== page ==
Lina Khan led FTC announces policy to tame gig economy companies, protect workers


Workers of the gig economy companies have a reason to rejoice as the Federal Trade Commission (FTC), headed by FTC Chair Lina M. Khan, on Tuesday, September 20, announced a policy to ensure that gig workers like online cab drivers and delivery partners are protected against unjust contracts, pay, and hours. As highlighted in the FTC’s Serving Communities of Color report, 19% of gig workers are Asians.

The gig economy has grown exponentially, with 16% of Americans reporting that they earn money through the gig economy. The FTC’s Serving Communities of Color report highlights that many gig workers are people of color – 30% of Latino adults, 20% of Black adults, and 19% of Asian adults report having engaged in gig work, compared to only 12% of White adults. A Federal Reserve study estimates that gig work accounts for hundreds of billions of dollars in economic activity each year.

The policy statement of FTC on enforcement related to gig work begins with: “American workers deserve fair, honest, and competitive labor markets. Over the past decade, internet-enabled “gig” companies have grown exponentially, and gig work now composes a significant part of the United States economy. One study suggests the gig economy will generate $455 billion in annual sales by 2023.”

The gig economy touches nearly every aspect of American life, from food delivery to transportation to household services. Gig work involves activities where people earn income by providing on-demand work, often through a digital service like an app.

Ride-hailing companies recruit workers to drive customers in the worker’s personal vehicles. Food delivery services find workers to deliver items from restaurants, grocery stores, and other merchants to customers. Service apps connect workers with customers seeking help with cleaning, home repair, and other temporary jobs.

The gig work model is expanding into healthcare, retail, and other segments of the economy.  The demand for some of the services that gig workers provide grew during COVID-19. While demand for other gig services, particularly transportation, decreased during that same time and caused financial struggles for some workers, illustrating the precarious nature of gig work.

“The rapid growth of the gig economy is made possible by the contributions of drivers, shoppers, cleaners, care workers, designers, freelancers, and other workers. Protecting these workers from unfair, deceptive, and anticompetitive practices is a priority, and the Federal Trade Commission will use its full authority to do so. As the Commission’s past work and current initiatives illustrate, the agency’s broad-based jurisdiction and interdisciplinary approach to market harms make it well positioned to confront the challenges this model can pose to workers,” the FTC policy statement adds.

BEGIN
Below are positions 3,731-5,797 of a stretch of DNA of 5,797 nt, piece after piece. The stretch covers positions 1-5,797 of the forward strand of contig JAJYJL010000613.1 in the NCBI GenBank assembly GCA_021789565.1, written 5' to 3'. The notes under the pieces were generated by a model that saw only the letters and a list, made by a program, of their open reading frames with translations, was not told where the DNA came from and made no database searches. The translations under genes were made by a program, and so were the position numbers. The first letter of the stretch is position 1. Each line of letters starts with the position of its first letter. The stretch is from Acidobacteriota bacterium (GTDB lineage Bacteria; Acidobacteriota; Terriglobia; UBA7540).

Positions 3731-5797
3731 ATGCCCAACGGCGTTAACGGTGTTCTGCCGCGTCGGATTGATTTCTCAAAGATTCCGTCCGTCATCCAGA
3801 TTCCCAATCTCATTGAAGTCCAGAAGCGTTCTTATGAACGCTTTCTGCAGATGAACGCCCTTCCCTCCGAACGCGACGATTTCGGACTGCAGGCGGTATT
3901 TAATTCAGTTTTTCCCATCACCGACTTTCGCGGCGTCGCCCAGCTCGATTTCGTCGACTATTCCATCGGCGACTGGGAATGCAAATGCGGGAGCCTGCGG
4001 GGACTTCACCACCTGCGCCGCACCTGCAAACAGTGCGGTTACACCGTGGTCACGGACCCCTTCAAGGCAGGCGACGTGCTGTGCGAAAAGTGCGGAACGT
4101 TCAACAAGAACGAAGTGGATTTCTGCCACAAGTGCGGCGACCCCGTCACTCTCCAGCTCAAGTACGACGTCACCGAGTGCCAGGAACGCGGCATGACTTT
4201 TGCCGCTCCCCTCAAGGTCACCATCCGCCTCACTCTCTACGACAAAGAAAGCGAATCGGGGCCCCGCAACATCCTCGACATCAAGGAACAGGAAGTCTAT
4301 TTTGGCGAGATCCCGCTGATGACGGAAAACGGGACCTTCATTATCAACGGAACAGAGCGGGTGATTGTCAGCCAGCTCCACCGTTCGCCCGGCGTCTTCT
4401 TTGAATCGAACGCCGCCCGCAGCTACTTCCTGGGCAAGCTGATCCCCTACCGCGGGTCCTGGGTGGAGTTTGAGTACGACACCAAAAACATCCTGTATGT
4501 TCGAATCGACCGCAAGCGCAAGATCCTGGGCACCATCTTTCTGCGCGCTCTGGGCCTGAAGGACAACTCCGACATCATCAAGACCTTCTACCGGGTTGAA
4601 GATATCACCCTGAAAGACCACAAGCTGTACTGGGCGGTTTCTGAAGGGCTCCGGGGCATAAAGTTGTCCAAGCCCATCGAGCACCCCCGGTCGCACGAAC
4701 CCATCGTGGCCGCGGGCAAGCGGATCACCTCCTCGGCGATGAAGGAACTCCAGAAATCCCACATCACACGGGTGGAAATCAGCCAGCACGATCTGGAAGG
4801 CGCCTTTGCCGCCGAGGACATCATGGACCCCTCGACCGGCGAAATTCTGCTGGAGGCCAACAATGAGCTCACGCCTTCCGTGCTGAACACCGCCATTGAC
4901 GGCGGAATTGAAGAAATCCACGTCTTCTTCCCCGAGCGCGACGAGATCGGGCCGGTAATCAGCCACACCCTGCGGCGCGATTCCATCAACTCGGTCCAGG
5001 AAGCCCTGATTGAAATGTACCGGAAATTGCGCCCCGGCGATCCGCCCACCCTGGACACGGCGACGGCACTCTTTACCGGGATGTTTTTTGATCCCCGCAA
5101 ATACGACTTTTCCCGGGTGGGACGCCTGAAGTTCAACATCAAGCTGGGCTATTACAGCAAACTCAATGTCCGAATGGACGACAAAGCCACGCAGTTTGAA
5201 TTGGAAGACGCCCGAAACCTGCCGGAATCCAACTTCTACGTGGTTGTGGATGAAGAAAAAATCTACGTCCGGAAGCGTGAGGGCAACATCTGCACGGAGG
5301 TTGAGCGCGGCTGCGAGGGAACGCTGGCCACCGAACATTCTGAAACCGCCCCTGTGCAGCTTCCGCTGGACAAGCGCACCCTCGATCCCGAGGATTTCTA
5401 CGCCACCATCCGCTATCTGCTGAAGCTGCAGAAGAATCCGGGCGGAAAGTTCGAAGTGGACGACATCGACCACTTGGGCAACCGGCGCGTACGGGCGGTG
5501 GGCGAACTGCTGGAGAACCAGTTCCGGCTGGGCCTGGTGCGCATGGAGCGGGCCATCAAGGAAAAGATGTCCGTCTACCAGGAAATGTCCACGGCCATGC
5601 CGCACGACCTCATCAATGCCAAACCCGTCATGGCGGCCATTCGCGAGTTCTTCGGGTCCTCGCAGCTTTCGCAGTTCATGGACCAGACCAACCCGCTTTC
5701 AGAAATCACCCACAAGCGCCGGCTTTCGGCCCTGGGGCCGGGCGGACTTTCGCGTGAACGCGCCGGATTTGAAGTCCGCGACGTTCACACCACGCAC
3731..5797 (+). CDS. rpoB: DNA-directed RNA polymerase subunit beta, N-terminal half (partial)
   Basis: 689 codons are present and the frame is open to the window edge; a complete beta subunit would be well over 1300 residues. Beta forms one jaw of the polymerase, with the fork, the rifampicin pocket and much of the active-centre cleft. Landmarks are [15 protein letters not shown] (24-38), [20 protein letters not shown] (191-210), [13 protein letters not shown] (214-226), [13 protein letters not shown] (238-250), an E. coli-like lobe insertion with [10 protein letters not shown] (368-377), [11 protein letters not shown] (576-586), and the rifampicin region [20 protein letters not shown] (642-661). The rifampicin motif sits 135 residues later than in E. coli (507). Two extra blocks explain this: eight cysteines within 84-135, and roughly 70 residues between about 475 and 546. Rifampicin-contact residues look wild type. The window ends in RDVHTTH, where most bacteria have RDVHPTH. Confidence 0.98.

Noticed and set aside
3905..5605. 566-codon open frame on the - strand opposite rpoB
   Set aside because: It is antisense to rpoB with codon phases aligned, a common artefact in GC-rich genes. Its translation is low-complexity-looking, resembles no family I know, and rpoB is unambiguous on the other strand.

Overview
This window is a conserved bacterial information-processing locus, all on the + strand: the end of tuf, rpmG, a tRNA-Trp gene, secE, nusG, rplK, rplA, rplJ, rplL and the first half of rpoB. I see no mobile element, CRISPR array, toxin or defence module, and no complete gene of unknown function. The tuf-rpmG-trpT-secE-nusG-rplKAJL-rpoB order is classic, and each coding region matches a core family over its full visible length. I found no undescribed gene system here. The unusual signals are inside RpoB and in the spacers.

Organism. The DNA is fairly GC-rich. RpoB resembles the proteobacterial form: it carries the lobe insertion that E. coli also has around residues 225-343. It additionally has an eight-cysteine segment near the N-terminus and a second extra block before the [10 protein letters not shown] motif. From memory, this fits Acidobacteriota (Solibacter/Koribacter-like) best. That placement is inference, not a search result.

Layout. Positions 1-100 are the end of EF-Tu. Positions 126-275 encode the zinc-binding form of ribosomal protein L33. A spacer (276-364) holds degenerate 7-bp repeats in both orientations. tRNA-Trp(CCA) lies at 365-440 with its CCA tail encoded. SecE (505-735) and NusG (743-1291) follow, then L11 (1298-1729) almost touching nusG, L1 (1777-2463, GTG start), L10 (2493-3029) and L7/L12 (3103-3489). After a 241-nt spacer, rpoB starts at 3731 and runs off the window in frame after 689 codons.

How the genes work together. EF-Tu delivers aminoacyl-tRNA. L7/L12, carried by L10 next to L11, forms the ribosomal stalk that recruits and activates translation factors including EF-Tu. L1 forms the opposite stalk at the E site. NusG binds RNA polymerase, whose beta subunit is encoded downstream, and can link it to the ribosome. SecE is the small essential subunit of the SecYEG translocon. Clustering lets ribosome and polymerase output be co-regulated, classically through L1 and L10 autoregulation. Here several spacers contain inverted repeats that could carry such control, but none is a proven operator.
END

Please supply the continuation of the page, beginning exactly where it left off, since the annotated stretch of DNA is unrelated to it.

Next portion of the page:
After outlining a number of the issues that gig workers may face – including deceptive claims about pay and hours, unfair contract terms, and anticompetitive wage fixing and coordination between gig economy companies – the statement makes it clear that while gig companies may seem unique, established principles of consumer protection and competition still apply to them.

Here’s another key takeaway: that principle holds true regardless of how companies choose to classify the people who perform gig work.

Many gig workers have lower incomes and, because they may not be covered by wage and hour laws, can earn less than the minimum wage. More than half of American gig workers report that the money they earn through the gig economy is essential or important for meeting their basic needs.

Gig workers are paid in different ways, including weekly, in “batches” after completing multiple gigs, or immediately upon completing a gig (for a fee). Many workers are heavily dependent on customer tips. Gig companies may generate revenue from multiple sources, including a “take rate” (a percentage of customer payments for workers’ services), customer fees, and commissions charged to merchants.

“Successfully addressing the range of consumer protection and competition challenges associated with the gig economy requires innovative and collaborative approaches by governmental enforcers that are responsive to the public’s concerns and input. The Commission will continue to capitalize on its broad jurisdiction and interdisciplinary expertise to combat unlawful practices that harm gig workers,” the policy statement concluded.

The policy statement points to a number of areas where the FTC will aim to prevent harm to consumers: Holding companies accountable for their claims and conduct regarding gig work’s costs and benefits; combating unlawful practices and constraints imposed on gig workers, and policing unfair methods of competition that harm gig workers. The statement explains, “Protecting these workers from unfair, deceptive, and anticompetitive practices is a priority, and the Federal Trade Commission will use its full authority to do so.”

Workers harmed by questionable practices can share their experiences with the FTC. If workers believe their labor rights have been violated, they can call the National Labor Relations Board at 1-844-762-6572 or file a charge on the NLRB’s website.




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